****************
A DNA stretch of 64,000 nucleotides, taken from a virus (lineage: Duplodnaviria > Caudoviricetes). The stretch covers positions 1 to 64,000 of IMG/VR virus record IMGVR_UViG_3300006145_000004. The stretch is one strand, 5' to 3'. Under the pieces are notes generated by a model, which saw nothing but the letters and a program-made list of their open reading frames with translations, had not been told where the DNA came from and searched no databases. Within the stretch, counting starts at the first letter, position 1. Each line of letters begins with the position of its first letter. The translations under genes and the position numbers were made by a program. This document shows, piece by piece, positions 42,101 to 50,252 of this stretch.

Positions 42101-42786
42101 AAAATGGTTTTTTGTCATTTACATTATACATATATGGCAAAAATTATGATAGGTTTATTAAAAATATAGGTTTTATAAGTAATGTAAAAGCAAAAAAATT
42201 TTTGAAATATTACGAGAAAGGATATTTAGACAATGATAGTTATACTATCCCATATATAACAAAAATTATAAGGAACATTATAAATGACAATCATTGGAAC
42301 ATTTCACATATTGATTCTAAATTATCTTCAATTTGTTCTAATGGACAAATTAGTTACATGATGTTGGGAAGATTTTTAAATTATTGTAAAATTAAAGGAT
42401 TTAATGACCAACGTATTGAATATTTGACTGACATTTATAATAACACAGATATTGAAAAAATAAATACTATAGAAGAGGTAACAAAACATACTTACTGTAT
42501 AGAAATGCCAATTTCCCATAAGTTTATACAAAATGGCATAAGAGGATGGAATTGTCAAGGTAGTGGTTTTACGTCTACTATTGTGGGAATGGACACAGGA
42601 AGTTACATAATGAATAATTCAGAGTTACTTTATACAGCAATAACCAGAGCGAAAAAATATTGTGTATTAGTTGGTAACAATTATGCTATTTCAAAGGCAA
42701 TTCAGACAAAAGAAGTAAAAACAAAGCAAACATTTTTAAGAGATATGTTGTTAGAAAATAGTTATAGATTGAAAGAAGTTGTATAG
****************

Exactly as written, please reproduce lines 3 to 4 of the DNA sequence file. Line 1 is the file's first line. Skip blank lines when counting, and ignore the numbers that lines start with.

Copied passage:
42101 AAAATGGTTTTTTGTCATTTACATTATACATATATGGCAAAAATTATGATAGGTTTATTAAAAATATAGGTTTTATAAGTAATGTAAAAGCAAAAAAATT
42201 TTTGAAATATTACGAGAAAGGATATTTAGACAATGATAGTTATACTATCCCATATATAACAAAAATTATAAGGAACATTATAAATGACAATCATTGGAAC